Shot Tower: State of the Project; Library Unbibliography adds

The Project
The hunt for literary representation has been set aside for now. It may revive someday but not if things go as they should (as they will!) In my experience as a writer I have gotten more action ($$$) on my own than I’ve gotten through an agent or manager. I’m still open to considering a representative, however, so if you are one look the site over and consider it all one big query. Use the contact form on the About page, the modern equivalent to the old “Have your people call my people.” We’ll talk.

The active hunt has been set aside because the book is currently being evaluated by a fine publisher that I found on my own It is not a major publishing house but would be the ideal outfit to present this work. I’d hope this is something occurs to their Acquisitions staff as they read it. They should be through with their evaluation in two months or so. What they decide, believe me, you will be the first to know.

To avoid any JINX I will not name the organization now.


Unbibliography Adds

These titles:
The Philadelphia Riots of 1844: A Study in Ethnic Conflict by Michael Feldberg
Still Philadelphia by Fredric M. Miller, Morris Vogel and Allen F. Davis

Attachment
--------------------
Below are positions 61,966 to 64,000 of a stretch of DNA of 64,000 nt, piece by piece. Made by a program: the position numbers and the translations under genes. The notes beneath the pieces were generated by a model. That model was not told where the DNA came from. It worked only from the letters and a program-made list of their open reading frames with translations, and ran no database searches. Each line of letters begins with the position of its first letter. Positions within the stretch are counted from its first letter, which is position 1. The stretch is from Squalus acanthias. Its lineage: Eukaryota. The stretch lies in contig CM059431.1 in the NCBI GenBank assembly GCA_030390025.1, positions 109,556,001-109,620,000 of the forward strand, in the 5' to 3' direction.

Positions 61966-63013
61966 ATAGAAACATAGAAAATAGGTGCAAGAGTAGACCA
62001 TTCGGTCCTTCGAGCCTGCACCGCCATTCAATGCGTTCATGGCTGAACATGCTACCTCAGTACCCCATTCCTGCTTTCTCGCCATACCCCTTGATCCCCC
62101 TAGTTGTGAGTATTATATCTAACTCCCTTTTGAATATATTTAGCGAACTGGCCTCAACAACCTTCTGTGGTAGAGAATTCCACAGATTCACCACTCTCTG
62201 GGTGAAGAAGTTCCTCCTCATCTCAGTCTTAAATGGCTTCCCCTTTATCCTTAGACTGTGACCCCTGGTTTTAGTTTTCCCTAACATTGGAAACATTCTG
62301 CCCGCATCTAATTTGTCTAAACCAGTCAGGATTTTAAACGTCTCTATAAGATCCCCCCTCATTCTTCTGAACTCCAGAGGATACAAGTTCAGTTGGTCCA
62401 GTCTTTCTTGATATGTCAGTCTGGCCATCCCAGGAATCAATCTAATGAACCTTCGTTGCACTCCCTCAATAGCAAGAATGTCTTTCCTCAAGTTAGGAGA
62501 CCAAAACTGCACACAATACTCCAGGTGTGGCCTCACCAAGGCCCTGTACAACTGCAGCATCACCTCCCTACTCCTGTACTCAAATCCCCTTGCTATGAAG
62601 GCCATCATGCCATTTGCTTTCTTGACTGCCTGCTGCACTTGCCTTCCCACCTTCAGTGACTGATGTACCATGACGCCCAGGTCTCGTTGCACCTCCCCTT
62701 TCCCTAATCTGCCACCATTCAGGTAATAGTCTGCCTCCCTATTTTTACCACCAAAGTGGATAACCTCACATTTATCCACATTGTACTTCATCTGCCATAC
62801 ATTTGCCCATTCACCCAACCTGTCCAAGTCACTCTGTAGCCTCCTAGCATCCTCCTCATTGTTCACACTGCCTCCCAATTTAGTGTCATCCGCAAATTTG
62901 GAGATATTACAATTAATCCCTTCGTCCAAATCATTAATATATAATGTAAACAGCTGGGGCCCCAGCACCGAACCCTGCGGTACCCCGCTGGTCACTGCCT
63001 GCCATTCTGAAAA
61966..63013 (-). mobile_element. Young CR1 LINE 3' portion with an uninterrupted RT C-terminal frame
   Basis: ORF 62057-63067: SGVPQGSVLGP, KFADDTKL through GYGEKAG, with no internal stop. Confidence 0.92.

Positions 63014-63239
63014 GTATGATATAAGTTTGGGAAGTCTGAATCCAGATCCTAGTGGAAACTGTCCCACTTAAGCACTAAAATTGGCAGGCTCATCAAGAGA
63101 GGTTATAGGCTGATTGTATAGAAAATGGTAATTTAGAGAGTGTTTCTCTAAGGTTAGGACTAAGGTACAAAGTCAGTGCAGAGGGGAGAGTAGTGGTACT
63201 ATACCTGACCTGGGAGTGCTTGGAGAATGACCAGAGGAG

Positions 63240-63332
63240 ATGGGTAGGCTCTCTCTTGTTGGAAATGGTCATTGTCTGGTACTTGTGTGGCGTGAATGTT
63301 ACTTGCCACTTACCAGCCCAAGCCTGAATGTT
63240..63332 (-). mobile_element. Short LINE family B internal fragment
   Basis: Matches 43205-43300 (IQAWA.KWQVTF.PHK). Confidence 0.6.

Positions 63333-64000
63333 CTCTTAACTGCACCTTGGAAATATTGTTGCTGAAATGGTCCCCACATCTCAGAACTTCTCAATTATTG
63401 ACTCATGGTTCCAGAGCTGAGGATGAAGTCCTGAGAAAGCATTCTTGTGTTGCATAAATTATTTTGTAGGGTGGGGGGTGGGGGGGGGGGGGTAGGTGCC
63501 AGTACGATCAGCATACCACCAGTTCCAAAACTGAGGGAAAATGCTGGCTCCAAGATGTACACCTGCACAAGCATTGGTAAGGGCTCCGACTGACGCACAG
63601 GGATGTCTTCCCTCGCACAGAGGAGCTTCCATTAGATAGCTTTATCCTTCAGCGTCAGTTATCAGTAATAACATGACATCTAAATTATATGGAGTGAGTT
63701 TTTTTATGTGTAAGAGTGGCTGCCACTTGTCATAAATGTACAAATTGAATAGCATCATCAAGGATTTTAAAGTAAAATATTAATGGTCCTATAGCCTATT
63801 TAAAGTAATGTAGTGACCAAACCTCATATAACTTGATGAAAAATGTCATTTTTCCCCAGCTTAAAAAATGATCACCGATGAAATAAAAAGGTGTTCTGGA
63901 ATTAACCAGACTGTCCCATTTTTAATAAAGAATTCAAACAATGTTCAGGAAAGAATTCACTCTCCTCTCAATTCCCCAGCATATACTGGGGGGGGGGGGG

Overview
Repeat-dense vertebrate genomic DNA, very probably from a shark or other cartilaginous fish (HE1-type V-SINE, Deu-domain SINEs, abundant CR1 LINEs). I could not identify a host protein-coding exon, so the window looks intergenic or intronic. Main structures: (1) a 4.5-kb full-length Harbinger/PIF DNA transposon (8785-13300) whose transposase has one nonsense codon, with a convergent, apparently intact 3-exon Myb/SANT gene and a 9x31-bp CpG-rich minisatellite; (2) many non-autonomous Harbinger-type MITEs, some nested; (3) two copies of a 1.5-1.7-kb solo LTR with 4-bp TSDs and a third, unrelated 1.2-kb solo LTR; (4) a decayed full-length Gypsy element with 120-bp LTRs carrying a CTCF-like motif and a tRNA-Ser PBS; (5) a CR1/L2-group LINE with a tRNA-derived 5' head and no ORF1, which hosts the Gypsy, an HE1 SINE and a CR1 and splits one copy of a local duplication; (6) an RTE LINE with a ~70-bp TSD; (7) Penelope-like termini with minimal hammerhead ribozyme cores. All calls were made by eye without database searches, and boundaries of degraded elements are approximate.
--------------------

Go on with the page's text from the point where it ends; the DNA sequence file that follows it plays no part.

Wicked Philadelphia by Thomas H. Keels

This set of titles is notable for two reasons: 1. a visit to the Free Library of Philadelphia’s Central Branch allowed me to put my hands on some books that were consulted during the project. 2. the page for this Unbibliography list notes that the influence of the works can vary by degree. The book Still Philadelphia, is a case in point. That’s a book I owned a long time ago (the 70s!) I once gave a copy to my mother as a gift. Yet influence this project it did and not to such a minor degree.

As I looked through it after returning from the library I saw a page in that book that influenced a major theme in my book, though I hadn’t actually seen the page in decades. I do remember the concept arising with me outside this project over the years. It was confirmed in my research during the project.

This is the idea and it is advanced by a character in the book, complete now for months: The neighborhood between Lombard and South Streets, and from river to river (part of it W.E.B. Du Bois’s Seventh Ward), was the oldest black neighborhood in the county, and it was integrated.





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